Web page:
Taylor Foy, a spokesman for Grassley, said the chairman is focused on passing sound policy, not the path of least resistance. "Bipartisan support continues to grow in the Senate for comprehensive criminal justice reform, which includes providing additional discretion for judges at sentencing for lower level, non-violent drug crimes," he said. "Chairman Grassley’s broadly bipartisan Sentencing Reform and Corrections Act is cosponsored by nearly a quarter of the Senate. Our office continues to have productive conversations with the White House on this issue.”

A senior White House official said President Trump is planning to sign an executive order Wednesday to revamp the Federal Reentry Council and move it from the Department of Justice to the White House. Under the Obama administration, the interagency council worked to reduce recidivism and improve employment, education, housing, health and child welfare outcomes, according to the Department of Justice website.

The White House said Tuesday it sent a list of legislative principles for reform efforts to Congress. In addition to effectively using government resources to reduce crime and incentivize re-entry programs, the White House wants Congress to expand access to prison work programs. It also wants lawmakers to evaluate and facilitate public and private partnerships that improve pre- and post-release employment opportunities for inmates.

I am disappointed but not especially surprised that the White House is indicating that it is only willing to support a more modest prison reform bill rather than all the significant sentencing reforms that appear in the SRCA.  Prez Trump has to date only voiced support for prison reform efforts, and he has formally and informally talked up a "tough and tougher" approach to sentencing drug dealers.  Those eager to see reductions in federal drug sentences should likely be grateful many leading GOP legislators favor such reforms because otherwise Prez Trump might well be actively advocating for enhancing the severity of federal drug sentences.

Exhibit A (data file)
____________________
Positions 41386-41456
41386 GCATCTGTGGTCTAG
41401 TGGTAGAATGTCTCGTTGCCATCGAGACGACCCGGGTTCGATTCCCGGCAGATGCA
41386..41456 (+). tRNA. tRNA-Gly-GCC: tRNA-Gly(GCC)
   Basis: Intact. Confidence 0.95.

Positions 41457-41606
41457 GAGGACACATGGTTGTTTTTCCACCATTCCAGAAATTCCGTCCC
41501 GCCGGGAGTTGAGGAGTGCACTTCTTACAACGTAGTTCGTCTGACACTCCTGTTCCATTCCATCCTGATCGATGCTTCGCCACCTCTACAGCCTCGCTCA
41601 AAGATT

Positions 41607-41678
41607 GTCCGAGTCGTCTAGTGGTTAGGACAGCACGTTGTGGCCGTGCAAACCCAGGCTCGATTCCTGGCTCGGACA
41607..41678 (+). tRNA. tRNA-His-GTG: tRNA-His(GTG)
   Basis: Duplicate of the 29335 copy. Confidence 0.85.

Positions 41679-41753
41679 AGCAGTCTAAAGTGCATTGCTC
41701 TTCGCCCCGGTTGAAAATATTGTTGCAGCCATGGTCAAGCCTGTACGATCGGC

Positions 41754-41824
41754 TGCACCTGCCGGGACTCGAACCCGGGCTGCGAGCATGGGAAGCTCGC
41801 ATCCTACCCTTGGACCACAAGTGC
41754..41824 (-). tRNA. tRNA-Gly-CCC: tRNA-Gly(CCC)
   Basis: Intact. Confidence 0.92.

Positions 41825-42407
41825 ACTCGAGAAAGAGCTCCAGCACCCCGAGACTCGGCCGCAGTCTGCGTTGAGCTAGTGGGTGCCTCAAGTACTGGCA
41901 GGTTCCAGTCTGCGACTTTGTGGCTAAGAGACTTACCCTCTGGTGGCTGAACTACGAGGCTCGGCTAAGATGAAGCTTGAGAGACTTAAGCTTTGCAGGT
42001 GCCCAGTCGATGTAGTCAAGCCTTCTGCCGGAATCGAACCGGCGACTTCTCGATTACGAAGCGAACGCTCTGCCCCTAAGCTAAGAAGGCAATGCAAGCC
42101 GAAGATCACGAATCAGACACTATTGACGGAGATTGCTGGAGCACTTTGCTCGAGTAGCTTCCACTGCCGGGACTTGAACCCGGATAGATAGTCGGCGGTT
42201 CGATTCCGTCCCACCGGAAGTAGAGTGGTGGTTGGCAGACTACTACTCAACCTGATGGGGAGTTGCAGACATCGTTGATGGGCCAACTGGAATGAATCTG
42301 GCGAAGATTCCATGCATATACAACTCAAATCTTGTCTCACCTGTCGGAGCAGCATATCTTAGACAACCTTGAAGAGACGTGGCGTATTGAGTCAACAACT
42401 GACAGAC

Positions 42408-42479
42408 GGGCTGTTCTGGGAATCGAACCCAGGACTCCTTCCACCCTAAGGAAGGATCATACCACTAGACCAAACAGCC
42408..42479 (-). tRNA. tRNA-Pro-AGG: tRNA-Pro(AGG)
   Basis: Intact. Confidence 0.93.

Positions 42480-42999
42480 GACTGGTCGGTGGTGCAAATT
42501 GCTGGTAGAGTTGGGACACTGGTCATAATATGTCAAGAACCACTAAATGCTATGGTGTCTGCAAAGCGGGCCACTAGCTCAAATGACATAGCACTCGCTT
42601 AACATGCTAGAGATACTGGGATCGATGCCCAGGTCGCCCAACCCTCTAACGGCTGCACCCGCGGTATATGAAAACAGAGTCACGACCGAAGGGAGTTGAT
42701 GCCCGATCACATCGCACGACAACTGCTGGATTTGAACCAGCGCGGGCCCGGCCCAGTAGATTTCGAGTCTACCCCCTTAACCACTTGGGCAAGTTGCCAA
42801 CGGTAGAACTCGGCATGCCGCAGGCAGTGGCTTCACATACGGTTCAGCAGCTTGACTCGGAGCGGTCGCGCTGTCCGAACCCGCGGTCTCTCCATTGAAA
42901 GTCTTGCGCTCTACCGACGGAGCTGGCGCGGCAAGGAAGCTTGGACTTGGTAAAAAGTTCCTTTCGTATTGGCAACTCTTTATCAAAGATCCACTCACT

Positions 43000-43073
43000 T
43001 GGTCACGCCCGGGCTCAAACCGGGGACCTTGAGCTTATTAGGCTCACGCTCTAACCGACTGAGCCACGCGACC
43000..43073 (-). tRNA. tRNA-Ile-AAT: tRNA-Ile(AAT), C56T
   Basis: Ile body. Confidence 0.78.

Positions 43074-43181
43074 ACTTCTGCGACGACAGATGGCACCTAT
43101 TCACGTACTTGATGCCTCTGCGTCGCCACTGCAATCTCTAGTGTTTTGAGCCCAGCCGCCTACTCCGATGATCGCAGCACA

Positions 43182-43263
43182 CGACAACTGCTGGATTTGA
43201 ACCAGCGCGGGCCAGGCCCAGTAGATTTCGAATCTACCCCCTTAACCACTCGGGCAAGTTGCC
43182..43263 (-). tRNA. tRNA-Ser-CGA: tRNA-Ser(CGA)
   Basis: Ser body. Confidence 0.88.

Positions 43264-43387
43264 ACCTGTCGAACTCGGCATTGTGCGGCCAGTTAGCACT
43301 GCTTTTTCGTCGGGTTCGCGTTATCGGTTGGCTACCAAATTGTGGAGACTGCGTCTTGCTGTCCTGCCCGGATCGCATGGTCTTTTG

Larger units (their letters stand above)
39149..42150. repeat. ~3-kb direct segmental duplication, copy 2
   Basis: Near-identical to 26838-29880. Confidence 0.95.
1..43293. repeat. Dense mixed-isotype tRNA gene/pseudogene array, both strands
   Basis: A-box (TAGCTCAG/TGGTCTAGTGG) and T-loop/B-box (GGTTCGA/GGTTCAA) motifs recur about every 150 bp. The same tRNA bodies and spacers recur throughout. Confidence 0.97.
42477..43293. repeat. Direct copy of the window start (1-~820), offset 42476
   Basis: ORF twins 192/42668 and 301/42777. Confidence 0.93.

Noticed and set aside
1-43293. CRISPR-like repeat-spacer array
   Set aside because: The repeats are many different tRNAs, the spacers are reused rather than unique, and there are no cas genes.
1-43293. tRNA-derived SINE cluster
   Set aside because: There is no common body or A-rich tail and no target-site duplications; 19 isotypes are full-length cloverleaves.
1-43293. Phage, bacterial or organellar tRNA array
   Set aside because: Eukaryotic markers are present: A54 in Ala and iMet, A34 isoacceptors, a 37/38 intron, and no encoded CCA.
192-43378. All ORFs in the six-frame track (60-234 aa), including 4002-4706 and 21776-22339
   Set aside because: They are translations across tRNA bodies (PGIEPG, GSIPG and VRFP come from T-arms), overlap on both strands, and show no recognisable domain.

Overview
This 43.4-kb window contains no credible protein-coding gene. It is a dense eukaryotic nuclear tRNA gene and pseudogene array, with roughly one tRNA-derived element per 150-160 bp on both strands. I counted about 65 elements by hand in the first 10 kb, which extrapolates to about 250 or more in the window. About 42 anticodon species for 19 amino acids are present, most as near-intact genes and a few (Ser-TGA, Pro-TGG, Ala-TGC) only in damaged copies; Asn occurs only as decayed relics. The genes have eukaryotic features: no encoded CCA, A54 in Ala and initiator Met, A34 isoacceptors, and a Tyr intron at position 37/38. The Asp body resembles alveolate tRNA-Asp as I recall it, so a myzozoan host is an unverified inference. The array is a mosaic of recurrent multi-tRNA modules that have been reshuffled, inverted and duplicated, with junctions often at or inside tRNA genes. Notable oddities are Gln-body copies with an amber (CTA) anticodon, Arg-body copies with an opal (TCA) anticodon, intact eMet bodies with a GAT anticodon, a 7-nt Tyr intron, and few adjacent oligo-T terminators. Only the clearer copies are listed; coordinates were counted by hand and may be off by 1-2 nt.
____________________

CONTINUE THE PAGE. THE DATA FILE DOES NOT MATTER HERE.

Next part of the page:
I have long been saying that, for various reasons and for lots of offenders, significant prison reform could end up even more consequential than some proposed sentencing reform.  Thus, I sincerely hope that everyone interested in the kinds of reforms that the SRCA represent will be prepared to get behind the Prison Reform and Redemption Act (PRRA) and work to make it as effective and expansive and consequential as possible.  Some version of the PRRA looks now to be the only significant federal criminal justice reform proposal with a realistic chance of becoming law in 2018. 

It has already been nearly a decade since we have seen anything close to significant legislative reforms benefiting federal defendants or prisoners. (I am thinking of the 2010 Fair Sentencing Act as the last big legislative change, though the 2014 "Drugs-2" guideline amendment was also a very big deal.)  I want to believe that the passage of something like the PRRA could help create new momentum for a range of reforms bog and small in Congress and elsewhere, and so the fact that the White House is endorsing some reform efforts is still encouraging despite its discouraging view of the SRCA.